Godfrey grew up in New York. After a few years in the Navy and later the Coast Guard, he joined in the late 1920s in Baltimore on a talent show, which meant that he was allowed to moderate their own weekly radio show. Later, he began to work for NBC and moved to Washington, DC. Through its kind to address the audience as individuals, rather than quantity, he soon became a regional star. Moreover, he not only moderated, but in addition sang and played the ukulele.
In 1934 Godfrey his job and was now working for CBS, where he developed his own show Arthur Godfrey 's Sun Dial moderated daily. In the '40s years he was then involved in various programs of CBS and worked during World War II, due to an acquaintance with Franklin D. Roosevelt, at the U.S. Navy Reserves. End of the decade he headed then the radio show Arthur Godfrey Time, which began to run in 1948 also on television. It included interviews with stars and performances of various famous singers. 1937 Godfrey was a member of the Federation of the Freemasons, his box the Acacia Lodge No.. 18 is in Washington, D.C. resident.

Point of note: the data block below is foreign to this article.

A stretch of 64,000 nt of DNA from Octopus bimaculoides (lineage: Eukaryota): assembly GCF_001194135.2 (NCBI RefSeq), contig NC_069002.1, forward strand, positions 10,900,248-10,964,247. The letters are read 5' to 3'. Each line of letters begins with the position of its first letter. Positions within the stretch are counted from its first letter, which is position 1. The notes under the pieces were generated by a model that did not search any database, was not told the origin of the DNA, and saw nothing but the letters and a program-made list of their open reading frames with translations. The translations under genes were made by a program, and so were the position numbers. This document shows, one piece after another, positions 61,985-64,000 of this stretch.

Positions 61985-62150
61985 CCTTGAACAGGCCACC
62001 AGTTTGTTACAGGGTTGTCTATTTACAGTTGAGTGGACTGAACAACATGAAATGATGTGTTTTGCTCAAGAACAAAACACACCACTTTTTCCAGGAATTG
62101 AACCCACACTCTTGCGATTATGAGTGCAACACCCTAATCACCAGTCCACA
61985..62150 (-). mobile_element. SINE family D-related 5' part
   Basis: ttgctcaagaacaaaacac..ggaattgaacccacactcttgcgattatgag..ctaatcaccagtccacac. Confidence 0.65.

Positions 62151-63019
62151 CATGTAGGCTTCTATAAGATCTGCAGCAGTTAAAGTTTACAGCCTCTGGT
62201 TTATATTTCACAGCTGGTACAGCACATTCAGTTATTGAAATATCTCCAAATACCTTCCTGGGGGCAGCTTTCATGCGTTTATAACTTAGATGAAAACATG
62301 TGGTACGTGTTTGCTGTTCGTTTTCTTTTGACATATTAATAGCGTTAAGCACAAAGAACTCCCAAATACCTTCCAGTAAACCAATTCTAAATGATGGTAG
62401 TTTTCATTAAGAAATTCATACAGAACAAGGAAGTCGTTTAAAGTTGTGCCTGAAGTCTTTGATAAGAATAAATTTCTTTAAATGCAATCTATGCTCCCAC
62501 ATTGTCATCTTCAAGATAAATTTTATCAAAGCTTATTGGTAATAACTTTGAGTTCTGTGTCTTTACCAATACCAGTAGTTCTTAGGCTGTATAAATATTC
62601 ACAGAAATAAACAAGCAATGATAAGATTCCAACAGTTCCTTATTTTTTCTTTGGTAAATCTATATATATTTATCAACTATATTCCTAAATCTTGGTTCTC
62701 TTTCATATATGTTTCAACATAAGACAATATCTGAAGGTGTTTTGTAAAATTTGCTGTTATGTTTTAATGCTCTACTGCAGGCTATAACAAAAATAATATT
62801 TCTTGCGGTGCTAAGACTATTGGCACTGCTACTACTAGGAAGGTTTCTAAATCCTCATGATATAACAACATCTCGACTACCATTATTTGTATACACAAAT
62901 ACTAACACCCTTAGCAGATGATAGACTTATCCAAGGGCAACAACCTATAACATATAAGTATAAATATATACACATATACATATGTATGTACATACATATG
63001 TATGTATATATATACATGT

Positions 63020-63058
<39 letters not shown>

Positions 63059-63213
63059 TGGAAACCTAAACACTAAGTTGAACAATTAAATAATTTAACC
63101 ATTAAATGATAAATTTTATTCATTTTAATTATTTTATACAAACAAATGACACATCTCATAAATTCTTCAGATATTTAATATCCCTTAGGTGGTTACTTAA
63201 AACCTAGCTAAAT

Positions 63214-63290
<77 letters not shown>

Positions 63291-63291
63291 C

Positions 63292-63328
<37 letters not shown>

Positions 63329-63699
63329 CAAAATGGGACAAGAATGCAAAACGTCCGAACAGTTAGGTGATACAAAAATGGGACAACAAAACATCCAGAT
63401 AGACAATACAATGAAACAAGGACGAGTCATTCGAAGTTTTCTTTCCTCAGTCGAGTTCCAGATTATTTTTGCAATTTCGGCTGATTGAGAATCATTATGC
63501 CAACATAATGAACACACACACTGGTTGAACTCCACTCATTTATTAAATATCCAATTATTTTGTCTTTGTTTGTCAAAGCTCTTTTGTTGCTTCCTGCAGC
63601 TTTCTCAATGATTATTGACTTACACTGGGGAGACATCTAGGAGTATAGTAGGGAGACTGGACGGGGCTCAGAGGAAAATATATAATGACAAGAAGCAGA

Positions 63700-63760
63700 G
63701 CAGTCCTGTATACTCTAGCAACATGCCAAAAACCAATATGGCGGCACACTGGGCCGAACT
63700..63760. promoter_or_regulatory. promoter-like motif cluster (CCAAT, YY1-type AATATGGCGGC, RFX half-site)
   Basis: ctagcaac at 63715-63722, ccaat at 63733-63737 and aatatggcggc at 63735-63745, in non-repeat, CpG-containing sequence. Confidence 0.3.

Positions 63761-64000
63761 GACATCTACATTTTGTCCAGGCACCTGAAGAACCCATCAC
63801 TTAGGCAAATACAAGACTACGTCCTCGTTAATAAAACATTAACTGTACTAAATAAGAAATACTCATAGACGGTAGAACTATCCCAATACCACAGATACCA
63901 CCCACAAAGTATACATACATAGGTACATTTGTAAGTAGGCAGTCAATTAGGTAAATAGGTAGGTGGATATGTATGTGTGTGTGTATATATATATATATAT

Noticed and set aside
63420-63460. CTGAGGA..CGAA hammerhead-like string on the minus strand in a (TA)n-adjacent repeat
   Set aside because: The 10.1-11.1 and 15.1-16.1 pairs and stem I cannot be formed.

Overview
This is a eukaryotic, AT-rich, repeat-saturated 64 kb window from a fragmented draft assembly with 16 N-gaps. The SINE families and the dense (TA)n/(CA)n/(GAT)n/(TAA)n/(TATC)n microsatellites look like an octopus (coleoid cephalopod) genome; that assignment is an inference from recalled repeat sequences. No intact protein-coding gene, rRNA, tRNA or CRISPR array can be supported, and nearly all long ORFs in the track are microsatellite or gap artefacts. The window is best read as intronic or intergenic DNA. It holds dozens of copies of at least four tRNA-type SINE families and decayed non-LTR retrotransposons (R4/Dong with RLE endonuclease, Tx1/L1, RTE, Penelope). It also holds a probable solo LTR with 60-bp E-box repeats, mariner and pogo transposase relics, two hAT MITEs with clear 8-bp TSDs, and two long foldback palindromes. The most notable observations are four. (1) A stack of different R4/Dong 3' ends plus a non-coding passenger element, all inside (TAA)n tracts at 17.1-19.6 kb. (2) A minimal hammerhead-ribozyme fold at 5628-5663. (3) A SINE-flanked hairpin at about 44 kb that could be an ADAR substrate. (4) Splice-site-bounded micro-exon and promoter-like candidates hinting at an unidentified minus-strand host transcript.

From 1948 to 1958 Godfrey Arthur Godfrey 's Talent moderated then Scouts, a program in which several promising singers appeared, many of whom later became famous. The next year came with Arthur Godfrey and His Friends added a similar show. In the early 1950s reached the peak of their success these broadcasts, from the middle of the decade, this then began to subside again.
Godfrey also released numerous recordings. He had his greatest success in 1947 reached titled Too Fat Polka ( You Can Have Her, I Do not Want Her, She 's Too Fat For Me ), the 6th U.S. singles charts and was quoted 16 weeks in the top ten.
1959 was found in Godfrey lung cancer, from which he could be healed. He continued his work as host of Arthur Godfrey Time continues, even if only on the radio. The mailing should be taken only in 1972 from the program. 1983 Arthur Godfrey died in New York from emphysema.